dimensional (1D) Maxwell equation

∂2A

∂t2− c2∂2A

∂x2+4πe2nelδ[x − XM(t)]

meγM

A = 0,

(1)

where γM =?1 − (dXM/dt)2c−2?−1/2is the Lorentz factor of the mirror, A is the EM wave vectror-potential, δ is

variables, ξ,η, which are the characteristics of the Maxwell equation,

the Dirac delta function. Let k is the incident wave number. Transfromations to dimensionless variables and to new

¯ x = kx, ¯t = kct,

ξ = (¯ x −¯t)/2, η = (¯ x +¯t)/2,

XM(t) = k−1XM(η − ξ) , A (x,t) =mec2

(2)

(3)

(4)

e

A(ξ,η),

and the property δ(kz) = k−1δ(z) yield the equation

∂2A

∂ξ∂η= χδ[ψ(ξ,η)]

γ(ξ,η)

A,

(5)

where χ = 2nelreλ, λ = 2π/k, and

ψ(ξ,η) = ξ + η − XM(η − ξ) ,

γ(ξ,η) =?1 − X?2

(6)

M(η − ξ)?−1/2.

(7)

We seek the solution to Eq. (5) in the form of the incident, transmitted and reflected waves:

?a1(ξ) + a0e2iη,

Here the factor e2iη= eik(x+ct)represents the incident wave. The solution should satisfy the boundary conditions

at the position of the mirror, ψ(ξ,η) = 0. We introduce new functions ξ0(η) and η0(ξ), which satisfy the following

A(ξ,η) =

ψ(ξ,η) > 0;

a2(η),ψ(ξ,η) ≤ 0.

(8)

Page 4

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expressions

ψ(ξ0(η),η) = 0 for ∀η,

ψ(ξ,η0(ξ)) = 0 for ∀ξ.

(9)

(10)

The requirement that the solution is continuous, A(ξ,η0(ξ) − 0) = A(ξ,η0(ξ) + 0), leads to the following condition:

a1(ξ) + a0e2iη0(ξ)= a2(η0(ξ)).

(11)

The remaining conditions can be obtained from Eqs. (5) and (8). Integrating Eq. (5) over η in the vicinity of η0(ξ)

for fixed ξ and some small ? > 0, we obtain:

∂A

∂ξ

????

η=η0(ξ)+?

η=η0(ξ)−?

= χ

?η0(ξ)+?

η0(ξ)−?

δ[ψ(ξ,η)]A(ξ,η)

γ(ξ,η)dη .

(12)

If X?

the function ψ has a simple zero at (ξ,η0(ξ)), therefore the equation

M(η0(ξ) − ξ) ?= 1 for given ξ, which means that the mirror velocity does not reach the speed of light in vacuum,

?η0+?

η0−?

δ[ψ(ξ,η)]f(ξ,η)dη =f(ξ,η0)

∂ψ/∂η,

(13)

where the derivative ∂ψ/∂η is taken at the point (ξ,η0(ξ)), holds for any integrable function f. Using Eq. (13) we

find that at the limit ? → 0 Eq. (12) gives the magnitude of the jump discontinuity of the derivative Aξ= ∂A/∂ξ at

η = η0(ξ) for fixed ξ:

∂A

∂ξ

????

η=η0(ξ)+0

η=η0(ξ)−0

= χ?(ξ,η0(ξ))A(ξ,η0(ξ)),

(14)

where we introduce the digamma factor, ?,

?(ξ,η) =

?1 + X?

M(η − ξ)

M(η − ξ)1 − X?

?1/2

.

(15)

Similar expression is obtained for the magnitude of the jump discontinuity of the derivative Aη= ∂A/∂η at ξ = ξ0(η)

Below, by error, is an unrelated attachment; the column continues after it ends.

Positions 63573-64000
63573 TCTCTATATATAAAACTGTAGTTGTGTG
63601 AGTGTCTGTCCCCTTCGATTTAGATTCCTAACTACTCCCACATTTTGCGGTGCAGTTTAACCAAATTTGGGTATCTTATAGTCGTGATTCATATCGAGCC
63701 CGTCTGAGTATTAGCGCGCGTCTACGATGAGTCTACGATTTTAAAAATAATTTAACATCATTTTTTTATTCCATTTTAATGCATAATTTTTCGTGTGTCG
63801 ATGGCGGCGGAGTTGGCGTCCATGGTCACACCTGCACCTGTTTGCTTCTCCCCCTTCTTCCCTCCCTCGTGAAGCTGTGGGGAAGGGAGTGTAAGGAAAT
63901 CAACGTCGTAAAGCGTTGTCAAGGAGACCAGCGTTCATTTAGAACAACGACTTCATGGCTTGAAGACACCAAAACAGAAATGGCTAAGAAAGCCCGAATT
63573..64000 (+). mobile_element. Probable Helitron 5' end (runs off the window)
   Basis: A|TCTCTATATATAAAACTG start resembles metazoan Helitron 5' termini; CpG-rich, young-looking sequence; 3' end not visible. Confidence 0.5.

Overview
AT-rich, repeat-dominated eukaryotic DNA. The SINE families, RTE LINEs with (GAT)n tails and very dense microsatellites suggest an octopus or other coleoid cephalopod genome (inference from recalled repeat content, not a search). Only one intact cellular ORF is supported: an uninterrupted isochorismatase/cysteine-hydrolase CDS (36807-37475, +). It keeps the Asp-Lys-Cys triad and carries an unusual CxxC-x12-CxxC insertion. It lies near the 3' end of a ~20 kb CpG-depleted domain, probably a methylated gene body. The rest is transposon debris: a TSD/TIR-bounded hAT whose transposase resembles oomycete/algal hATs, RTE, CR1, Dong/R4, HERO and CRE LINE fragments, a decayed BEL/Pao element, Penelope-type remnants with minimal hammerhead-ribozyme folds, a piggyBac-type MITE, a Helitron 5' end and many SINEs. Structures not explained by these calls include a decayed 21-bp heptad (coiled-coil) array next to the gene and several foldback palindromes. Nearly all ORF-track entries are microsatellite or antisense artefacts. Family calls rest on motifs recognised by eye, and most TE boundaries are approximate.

for fixed η. For the ansatz (8) these expressions give the following two ordinary differential equations (ODE):

?

2ia0e2iη− a?

a?

1(ξ) = χa1(ξ) + a0e2iη0(ξ)?

2(η) =

?(ξ0(η),η)a2(η).

?(ξ,η0(ξ)),

(16)

χ

(17)

The reflected, a1(ξ), and the transmitted, a2(η), waves are determined by Eqs. (11), (16), and (17) which can be

easily reduced to quadratures.

In the simplest case of uniform motion,

X?

M(¯t) = β = const,

(18)

we have

?(ξ,η) = ?0=

?1 + β

1 − β

?1/2

η0(ξ) = −?2

≈ 2γM,

(19)

0ξ.

(20)

The solution to Eqs. (11), (16), and (17) reads

a1= −a0

χ

χ + 2i?0

exp(−2i?2

2i?0

χ + 2i?0

0ξ),

(21)

a2= a0

exp(2iη),

(22)

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so that the reflection coefficient in terms of the number of photons is

R =

????

a1

a0

????

2

≈

(nelreλ)2

(nelreλ)2+ 4γ2

M

,

(23)

thus we recover the result of Ref. [4].

In the case of a mirror moving with a uniform acceleration gkc2, for simplicity we consider the particular trajectory

XM(¯t) = g−1[1 + (g¯t)2]1/2.

(24)

Then we obtain

η0(ξ) = (4g2ξ)−1, ξ0(η) = (4g2η)−1

?(ξ,η0(ξ)) = (2gξ)−1, ?(ξ0(η),η) = 2gη,

(25)

(26)

and the solution to Eqs. (11), (16), (17):

a1(ξ) =χa0

2g

?2ig2ξ?χ

2gΓ

?

?

χ

2g,(2ig2ξ)−1,0

?

?

,

(27)

a2(η) =χa0

2g(−2iη)−χ

2gΓ

χ

2g,−2iη,0+ a0e2iη,

(28)

where Γ(a,z1,z2) =?z2

z1ta−1e−tdt is the generalized incomplete gamma function [13]. At ξ → 0,

?2ig2ξ?χ

where Γ(z) is the Euler gamma function [13]. The frequency of the reflected radiation increases as ξ−1, as in the

case of a perfect mirror of Ref. [14]. However, in our case the mirror reflectivity decreases with time. An observer at

infinity (which corresponds to ξ = 0) see the radiation with the frequency spectrum of the following intensity

a1(ξ) = −χa0

2g

2gΓ

?

χ

2g

?

+ iχa0g exp

?

i

2g2ξ

??ξ + O(ξ2)?,

(29)

Iν≈

πa2

0

2g4(1 + 2g/χ)2

?

1F2

?

1 +

χ

2g;2,2 +

χ

2g;−ν

2g2

??2

,

(30)

where ν is the observed frequency,1F2(a1;b1,b2;z) is the generalized hypergeometric function [13]. Here Iνis defined

as the square of the modulus of the Fourier transform of the function a1(ξ), Iν=